What Is The Difference Between LinkedIn And Twitter
Do you use the same strategy to all social media platforms? Do you publish the same material to several sites on a regular basis? Are you aware that LinkedIn and Twitter need distinct approaches?
I asked the topic on LinkedIn and Twitter and was astounded by the number of replies and the diversity of views. There are many distinctions, but I’d like to emphasize five that company owners should be aware of.
You are constantly in business mode on LinkedIn, and you are a business person on Twitter. Consider LinkedIn as if you were wearing a suit and tie. What would you say in a boardroom or during a sales pitch to a prospective client? It’s all about the money. Going to a familiar networking event where you know a lot of people is like going to Twitter. You recognize yourself as a businessperson, but you also exhibit your human side by connecting with others on a personal and emotional level. So it’s a good idea to bring up the weather, family, and sports since you’re looking for individuals that share your interests. It’s all about social interaction.
Nobody wants to know what you’re eating on LinkedIn, but people on Twitter enjoy chatting about food. In fact, my recent tweet on macaroni cheese drew much more attention and engagement than anything else I’d said that day. Despite this, everyone I interacted with was a businessperson.
Action Point: Unless every single one of your Tweets is concerning business, do not automatically feed them into LinkedIn. Is Twitter the appropriate place for you if every single one of your Tweets is about business?
Likeability vs. Professionalism
It’s all about professionalism on LinkedIn. You demonstrate this by making your experience and talents available for everyone to read. You network with other businesspeople and demonstrate your knowledge by responding to questions about your sector. Everything is at one convenient location.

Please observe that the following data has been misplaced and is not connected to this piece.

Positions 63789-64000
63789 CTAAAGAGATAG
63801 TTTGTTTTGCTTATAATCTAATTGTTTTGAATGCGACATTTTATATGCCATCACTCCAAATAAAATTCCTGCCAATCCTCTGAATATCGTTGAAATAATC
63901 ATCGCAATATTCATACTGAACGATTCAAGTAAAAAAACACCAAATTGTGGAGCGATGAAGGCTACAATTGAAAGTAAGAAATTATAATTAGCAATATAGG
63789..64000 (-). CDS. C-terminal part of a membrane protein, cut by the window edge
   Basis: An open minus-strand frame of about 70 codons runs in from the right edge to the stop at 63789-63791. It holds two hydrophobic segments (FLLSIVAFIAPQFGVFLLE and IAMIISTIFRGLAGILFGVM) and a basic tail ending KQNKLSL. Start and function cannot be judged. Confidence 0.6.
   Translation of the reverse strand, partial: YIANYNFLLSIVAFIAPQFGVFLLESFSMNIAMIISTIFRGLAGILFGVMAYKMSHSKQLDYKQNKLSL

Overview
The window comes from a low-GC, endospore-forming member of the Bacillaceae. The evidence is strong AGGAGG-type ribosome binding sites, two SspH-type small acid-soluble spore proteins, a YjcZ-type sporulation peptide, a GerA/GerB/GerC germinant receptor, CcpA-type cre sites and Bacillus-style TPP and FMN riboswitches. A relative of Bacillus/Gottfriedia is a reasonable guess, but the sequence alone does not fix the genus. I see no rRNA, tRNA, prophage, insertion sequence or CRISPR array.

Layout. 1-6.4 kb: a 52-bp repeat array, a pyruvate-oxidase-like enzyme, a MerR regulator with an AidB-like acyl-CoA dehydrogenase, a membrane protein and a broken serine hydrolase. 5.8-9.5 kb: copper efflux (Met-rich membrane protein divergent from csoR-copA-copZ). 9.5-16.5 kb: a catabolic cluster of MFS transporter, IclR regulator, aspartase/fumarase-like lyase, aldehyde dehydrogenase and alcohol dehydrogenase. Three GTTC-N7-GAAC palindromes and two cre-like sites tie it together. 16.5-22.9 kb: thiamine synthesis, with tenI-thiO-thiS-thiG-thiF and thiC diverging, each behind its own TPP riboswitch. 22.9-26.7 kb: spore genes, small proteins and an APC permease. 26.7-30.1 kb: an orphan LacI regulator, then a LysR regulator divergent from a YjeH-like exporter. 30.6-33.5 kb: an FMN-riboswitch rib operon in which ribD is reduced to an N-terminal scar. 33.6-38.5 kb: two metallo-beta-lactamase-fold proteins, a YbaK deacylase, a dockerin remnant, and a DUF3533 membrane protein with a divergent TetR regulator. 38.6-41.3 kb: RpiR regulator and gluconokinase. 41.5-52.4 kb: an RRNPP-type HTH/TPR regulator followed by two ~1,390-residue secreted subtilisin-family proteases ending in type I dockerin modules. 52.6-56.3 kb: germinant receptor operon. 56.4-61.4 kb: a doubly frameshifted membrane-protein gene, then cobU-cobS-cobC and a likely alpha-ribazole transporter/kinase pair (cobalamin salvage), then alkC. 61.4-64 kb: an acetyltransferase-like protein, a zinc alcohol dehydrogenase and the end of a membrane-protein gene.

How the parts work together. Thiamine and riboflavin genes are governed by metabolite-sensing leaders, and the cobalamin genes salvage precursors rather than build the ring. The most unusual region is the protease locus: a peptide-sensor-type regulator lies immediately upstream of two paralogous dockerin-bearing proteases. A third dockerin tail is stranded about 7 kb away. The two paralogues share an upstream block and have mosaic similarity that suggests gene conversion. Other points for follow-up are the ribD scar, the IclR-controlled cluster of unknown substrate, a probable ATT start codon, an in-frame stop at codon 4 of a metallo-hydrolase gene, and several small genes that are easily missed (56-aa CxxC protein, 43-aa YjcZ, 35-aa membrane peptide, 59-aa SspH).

It’s all about letting people see who you are on Twitter so they can get to know, like, and trust you. In fewer than 140 characters, you may express yourself. People not only get a sense of your competence, but also of how you connect with others. You allow customers to try before they purchase. People will need to travel off site to your website or blog to get the complete picture. Over time, people develop an impression of who you are.
Action Point: Make sure your LinkedIn profile is completely filled out; you may only get one opportunity to have someone look at your skills. Remember that you are a businessperson on Twitter, and what you say reflects on your company. Do not Tweet when inebriated!
Expansion vs. Concision
Twitter enables you to express yourself in 140-character bursts. As a result, acronyms, jargon, and truncated URLs are used. It has the advantage of allowing individuals to be extremely concise and funny in their sentences. While reading certain tweets, I laugh to myself. The drawback is that it is easy to be misinterpreted, and it is too short to elaborate on what you mean. To go into further depth, write a blog post, have someone call you, or send you an email with more information. LinkedIn enables you to expound on points, and it is simple to expand on what you mean when sending messages, but the short form has an art to it. I’ve received essays in answer to some of the group questions I’ve posed.
Action Point: Craft your Tweets such that they effectively communicate your point. Remember that just because you have the room to grow on LinkedIn doesn’t mean you should.
Immediacy vs. Continuity:
Although Tweets remain searchable indefinitely, they are only visible for a brief period of time; if your stream is crowded, it may be difficult to trace back to discussions. To account for their limited lifetime, they must be repeated. It’s simpler to elaborate with LinkedIn status updates, group discussions, and internal communications, and it’s easy to refer back to. I posed the identical question on Twitter and LinkedIn as an example of this. Nobody responded to my Twitter query after approximately an hour, but I’m still waiting for a response to my LinkedIn question twenty-four hours later. I have all of the answers to all of the LinkedIn questions I’ve posed.
Action Point: Twitter is fantastic for instant input, but LinkedIn is superior in terms of durability. However, don’t underestimate how long a humorous or punchy tweet will be remembered!
Twitter makes it extremely easy to reach anybody. You can rapidly form connections, and if you’re genuine, those interactions will blossom into real-life discussions and business partnerships. LinkedIn is more official; to connect with someone, you must first know them, be a member of the same group, or ask for an introduction. You may follow anybody you want on Twitter. LinkedIn offers one benefit over Twitter: you can own your contact database; you can download and retain it.
Both sites are great for establishing relationships, but you won’t have any if you don’t go out of your way to follow or connect with individuals and then start a conversation with them.